>fictive elements of these fantasies only in male homosexuality. What of
>their settings on slave planets, 19th century Paris, or Russian kingdoms?
>Are these somehow more real than the male homosexuality? Male
>homosexuality works, I would argue, precisely because it is nearby and
>plausible, allowing for the easy metonymical jumps that the Freuds (Anna
>and her dad) describe as the grammar of fantasy .
I think these issues also relate to the question of male homosexuality in
manga. While I agree with Jonathan that the prevailing thesis that such
sexuality provided adolescent female readers with a safe escape from
masculine centered heterosexuality, I do still wonder why, of all the
proximate fantasies, male homosexuality was "chosen"? How does that
relate to the industrial basis of manga and the customs of reading that
had been developed by the late 1960s? Jonathan dismisses the real/unreal
distinction (an important proviso), yet why do these male homosexual
fantasies tend to avoid contemporary Japan as a setting (old Japan, as in
_Hi izuru tokoro no tenshi_ does come up)? How does this relate to the
commodification of desire?
>Still, what I tried to do in that
>piece was to discuss hegemonic discursive modes rather than the particular
>psychology of the female consumer. For to do otherwise is to repeat the
>blow, where the female subject is again reduced to the abject, this time by
>the writer's pen, according to whom she "escapes" via the public fantasies
>she purchases in book, manga or film form. This is all the more apparent
>when we consider that a not so-insignificant part of the audience or
>readership is exactly not the "female" consumer. I like to think that
>modes of spectatorial identification are far more complicated than the
>one-to-one escapist logic allows. Rather, I believe it important to ask
>what the public fanatsy must exclude to maintain its coherence ... whether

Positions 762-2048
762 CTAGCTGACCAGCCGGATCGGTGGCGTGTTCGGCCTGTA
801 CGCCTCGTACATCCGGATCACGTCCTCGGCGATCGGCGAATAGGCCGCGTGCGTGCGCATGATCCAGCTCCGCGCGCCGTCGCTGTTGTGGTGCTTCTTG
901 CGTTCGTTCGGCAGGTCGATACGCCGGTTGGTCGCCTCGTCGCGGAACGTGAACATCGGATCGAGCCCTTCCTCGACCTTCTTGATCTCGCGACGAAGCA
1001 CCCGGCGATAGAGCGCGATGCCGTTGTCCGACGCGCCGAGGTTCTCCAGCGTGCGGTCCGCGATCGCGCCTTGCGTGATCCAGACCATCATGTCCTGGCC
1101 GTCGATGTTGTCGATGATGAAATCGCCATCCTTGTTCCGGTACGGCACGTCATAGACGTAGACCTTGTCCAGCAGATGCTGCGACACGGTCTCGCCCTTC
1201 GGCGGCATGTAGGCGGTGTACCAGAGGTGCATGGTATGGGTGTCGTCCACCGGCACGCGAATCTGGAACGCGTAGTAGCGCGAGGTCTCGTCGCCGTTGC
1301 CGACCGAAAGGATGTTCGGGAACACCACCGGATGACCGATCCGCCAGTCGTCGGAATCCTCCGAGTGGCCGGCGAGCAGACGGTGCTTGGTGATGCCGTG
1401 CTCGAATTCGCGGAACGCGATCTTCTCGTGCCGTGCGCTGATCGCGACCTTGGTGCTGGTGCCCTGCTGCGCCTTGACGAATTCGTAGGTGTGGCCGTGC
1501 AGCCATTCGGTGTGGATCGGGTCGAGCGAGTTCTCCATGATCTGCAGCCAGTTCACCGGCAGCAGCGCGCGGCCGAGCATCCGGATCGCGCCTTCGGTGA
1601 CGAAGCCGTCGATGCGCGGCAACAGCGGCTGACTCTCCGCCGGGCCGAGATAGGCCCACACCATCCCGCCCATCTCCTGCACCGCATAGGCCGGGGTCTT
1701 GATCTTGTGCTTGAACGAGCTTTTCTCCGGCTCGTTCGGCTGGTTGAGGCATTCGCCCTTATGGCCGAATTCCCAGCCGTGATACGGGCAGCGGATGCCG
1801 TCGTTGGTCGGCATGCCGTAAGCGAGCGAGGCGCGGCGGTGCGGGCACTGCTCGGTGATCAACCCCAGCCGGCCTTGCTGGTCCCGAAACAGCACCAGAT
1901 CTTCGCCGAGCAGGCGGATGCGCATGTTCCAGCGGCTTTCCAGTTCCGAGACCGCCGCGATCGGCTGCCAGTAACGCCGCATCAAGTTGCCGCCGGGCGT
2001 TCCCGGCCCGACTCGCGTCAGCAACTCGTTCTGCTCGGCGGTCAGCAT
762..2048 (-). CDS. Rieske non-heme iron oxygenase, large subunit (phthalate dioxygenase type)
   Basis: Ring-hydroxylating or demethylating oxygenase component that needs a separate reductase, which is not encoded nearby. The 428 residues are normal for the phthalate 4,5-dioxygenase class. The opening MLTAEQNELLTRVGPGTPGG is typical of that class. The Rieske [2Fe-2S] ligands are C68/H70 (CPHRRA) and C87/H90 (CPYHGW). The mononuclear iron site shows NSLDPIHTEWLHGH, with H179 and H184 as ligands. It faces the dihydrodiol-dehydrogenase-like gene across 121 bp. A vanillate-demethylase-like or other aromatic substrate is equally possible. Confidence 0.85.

>the individual male or female spectator actually does exclude these more
>radical options remains a completely different question.
This relates to the the old problem in film studies of the ideal vs.
actual spectator (an issue also in reader response theory in lit crit and
comm studies). These days, ideal spectators are out, but I still do
think we must not forget the structures that exist to make actual
spectators read in the way hegemonic structures "want" them to. The
issue is extremely complex and I, not being skilled at anthropological
methods, am not good at researching "actual spectators." My research has
tended to focus on the discursive structures that shape visual media like
film and how they are read. While I do hesitate to agree with David
Hopkins dire picture of the awfulness of Japanese TV (the old Frankfurt
school position), I still do see Japanese popular culture as an extremely
managed culture. From my research on prewar discourses on film, it is
clear that the control, management, even repression of reading has been
one of the most important issues in the formation of modern visual
culture in Japan. While there have been plenty of examples of readings
that escape such efforts at control, just looking at contemporary culture
(where hit songs are largely decided by their use in dramas or CMs, where
the readings of TV shows are managed by the use of text on screen, etc.),
it is clear that the issue of power in reading is still important. I
believe that no study of contemporary popular culture, TV, or film can
proceed without a historical appreciation of the history of (and struggle
over) reading and how texts are "supposed" to be read.
Forgive the very hastily written responses. I'm heading out of town and
didn't have time to compose more thoughtful comments!